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Lisa de Moraes: Viewers of record-setting Super Bowl XLV tuned out for 'Glee'

NOT MUCH TO CHEER ABOUT: Even "Glee's" cheerleaders couldn't retain most of the Super Bowl's 111 million viewers.
NOT MUCH TO CHEER ABOUT: Even "Glee's" cheerleaders couldn't retain most of the Super Bowl's 111 million viewers. (Michael Yarish)

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Washington Post Staff Writer
Monday, February 7, 2011; 11:43 PM

Sunday's Super Bowl clocked a historic 111 million viewers.

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"Glee" fumbled away 84 million of them.

That's right - even an opening number festooned with hot, blue-wigged cheerleaders sporting sparkler-bedazzled Gaultier-ish bra tops failed to keep Sunday's Super Bowl-watching horde on board for the "Glee" episode that followed.

Sunday's Super Bowl XLV was the most-watched program in U.S. television history: Its average of 111 million broke the record of 106.5 million set a year ago by Super Bowl XLIV, as well as the 106 million people who watched the series finale of "M*A*S*H," which held the record from 1983 to 2010.

The "Glee" show that followed - in which the burly boys of the McKinley High football team feuded with not only the glee club but also the school's hockey team - dropped about 84 million of those football fans, averaging just less than 27 million viewers in the coveted post-Super Bowl time slot.

That's a whole lot smaller crowd than the 39 million who'd stuck around after last year's Super Bowl to watch CBS's unveiling of the Practically Perfect post-Super Bowl Show - a.k.a. "Undercover Boss," in which the head of a waste-disposal company went undercover and discovered that his company's middle management was botching his "vision" and making life somewhat hellish for employees. (And that "Undercover Boss" premiere had been the third-highest-rated post-Super Bowl audience ever, behind the famous post-Super Bowl "Friends" episode of 1996 that clocked a whopping 53 million viewers, and the post-Super Bowl premiere of "Survivor: The Australian Outback" that averaged 45 million in 2001.)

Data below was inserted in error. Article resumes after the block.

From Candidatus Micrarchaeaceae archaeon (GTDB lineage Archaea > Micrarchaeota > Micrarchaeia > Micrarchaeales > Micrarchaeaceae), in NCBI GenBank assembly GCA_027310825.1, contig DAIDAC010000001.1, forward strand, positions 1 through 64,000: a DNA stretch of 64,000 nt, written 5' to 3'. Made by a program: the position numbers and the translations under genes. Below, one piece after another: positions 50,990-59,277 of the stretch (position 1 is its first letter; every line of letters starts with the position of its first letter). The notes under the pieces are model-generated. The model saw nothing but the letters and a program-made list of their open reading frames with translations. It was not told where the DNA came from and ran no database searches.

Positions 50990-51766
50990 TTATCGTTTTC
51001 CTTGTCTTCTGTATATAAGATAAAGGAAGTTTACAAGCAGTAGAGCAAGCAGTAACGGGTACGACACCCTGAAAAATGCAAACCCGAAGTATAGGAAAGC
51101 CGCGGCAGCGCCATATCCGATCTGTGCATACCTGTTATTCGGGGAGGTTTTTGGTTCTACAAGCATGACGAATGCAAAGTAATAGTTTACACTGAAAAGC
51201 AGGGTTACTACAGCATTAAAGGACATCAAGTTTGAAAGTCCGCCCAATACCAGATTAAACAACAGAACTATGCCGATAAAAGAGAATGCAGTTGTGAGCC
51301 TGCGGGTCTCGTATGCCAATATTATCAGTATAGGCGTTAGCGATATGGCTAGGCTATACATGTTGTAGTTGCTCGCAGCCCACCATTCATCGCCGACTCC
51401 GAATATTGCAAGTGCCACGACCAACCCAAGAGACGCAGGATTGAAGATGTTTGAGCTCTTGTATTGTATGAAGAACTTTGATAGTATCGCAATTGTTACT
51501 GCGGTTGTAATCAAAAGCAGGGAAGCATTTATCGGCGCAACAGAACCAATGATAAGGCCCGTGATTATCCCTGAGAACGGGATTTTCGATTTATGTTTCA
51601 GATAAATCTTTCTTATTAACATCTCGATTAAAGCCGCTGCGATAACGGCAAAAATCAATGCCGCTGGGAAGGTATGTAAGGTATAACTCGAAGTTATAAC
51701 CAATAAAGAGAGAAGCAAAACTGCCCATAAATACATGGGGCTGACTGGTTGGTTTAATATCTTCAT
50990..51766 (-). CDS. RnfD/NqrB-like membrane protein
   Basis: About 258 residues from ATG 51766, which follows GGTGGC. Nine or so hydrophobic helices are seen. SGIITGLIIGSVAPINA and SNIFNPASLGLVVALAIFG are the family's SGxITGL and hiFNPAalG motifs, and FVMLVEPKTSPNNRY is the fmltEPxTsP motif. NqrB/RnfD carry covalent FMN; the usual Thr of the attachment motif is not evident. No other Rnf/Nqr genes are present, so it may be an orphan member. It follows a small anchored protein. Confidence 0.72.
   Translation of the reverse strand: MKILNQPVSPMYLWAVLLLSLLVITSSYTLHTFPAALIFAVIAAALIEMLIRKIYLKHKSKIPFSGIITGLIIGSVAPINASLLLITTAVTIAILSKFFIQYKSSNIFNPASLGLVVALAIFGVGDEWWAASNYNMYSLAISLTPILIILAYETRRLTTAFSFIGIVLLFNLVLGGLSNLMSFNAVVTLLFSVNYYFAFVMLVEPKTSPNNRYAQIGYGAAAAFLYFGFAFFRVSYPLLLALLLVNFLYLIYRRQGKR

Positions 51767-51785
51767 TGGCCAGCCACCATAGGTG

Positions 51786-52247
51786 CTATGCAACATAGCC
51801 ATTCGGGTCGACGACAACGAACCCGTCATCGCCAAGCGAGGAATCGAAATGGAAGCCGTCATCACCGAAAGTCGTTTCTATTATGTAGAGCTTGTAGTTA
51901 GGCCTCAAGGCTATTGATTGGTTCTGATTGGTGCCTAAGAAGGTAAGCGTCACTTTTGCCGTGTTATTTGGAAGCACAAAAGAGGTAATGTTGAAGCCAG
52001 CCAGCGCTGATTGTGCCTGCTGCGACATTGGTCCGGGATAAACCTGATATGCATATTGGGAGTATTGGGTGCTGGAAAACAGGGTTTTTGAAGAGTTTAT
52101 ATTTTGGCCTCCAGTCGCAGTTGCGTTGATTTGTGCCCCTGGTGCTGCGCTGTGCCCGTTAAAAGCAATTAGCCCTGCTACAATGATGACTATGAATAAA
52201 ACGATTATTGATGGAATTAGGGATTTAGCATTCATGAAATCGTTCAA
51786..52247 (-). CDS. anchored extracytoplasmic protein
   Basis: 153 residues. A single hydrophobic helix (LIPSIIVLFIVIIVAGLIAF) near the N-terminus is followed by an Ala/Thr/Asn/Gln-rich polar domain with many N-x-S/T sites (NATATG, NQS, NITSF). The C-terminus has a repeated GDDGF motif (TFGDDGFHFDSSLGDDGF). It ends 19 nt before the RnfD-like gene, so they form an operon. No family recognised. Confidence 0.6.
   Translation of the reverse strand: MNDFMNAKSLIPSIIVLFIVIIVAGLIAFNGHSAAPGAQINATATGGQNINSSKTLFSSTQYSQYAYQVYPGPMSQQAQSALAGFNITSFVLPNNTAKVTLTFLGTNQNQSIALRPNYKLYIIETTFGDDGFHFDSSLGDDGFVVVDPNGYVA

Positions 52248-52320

Sunday's game marks the sixth consecutive year that Super Bowl viewing has increased. Over those six years, the franchise has gained nearly 25 million viewers. According to Nielsen Media Research, about 163 million people caught at least six minutes of Sunday's game, which means they presumably saw at least one ad break. And were presumably disappointed, because this year's crop of Super Bowl ads sure was disappointing.

On Monday, Fox was making the rounds, reminding the press that Sunday's "Glee" got off to a bit of a late start, at 10:30 p.m. The longer a night wears on, the harder a show has to compete against Going to Bed.

But you and I know that the big issue "Glee" faced after the Super Bowl on Sunday was that it's, you know - "Glee."

And, on Fox's point: Last year's "Undercover Boss" premiere started at 10:13 p.m. - a full 26 minutes earlier than "Glee" did Sunday. But Sunday's Super Bowl game actually ended at 10:07 p.m. . . . Maybe Fox suits should not have let the post-game blather drone on quite so long, you think?

For comparison's sake, when "Glee" returned from a four-month hiatus last April, in a time slot following "American Idol," it clocked just less than 14 million viewers. And "Glee's" Ode to Brit-Brit episode attracted an average of 13.5 million fans, while the Madonna-centric episode snared about 13 million.

And don't be confused by press reports that the audience for Sunday's Super Bowl was 162.9 million people. That was not the game's average audience. That was the so-called "reach" number - the number of people who watched as little as six minutes of the game.


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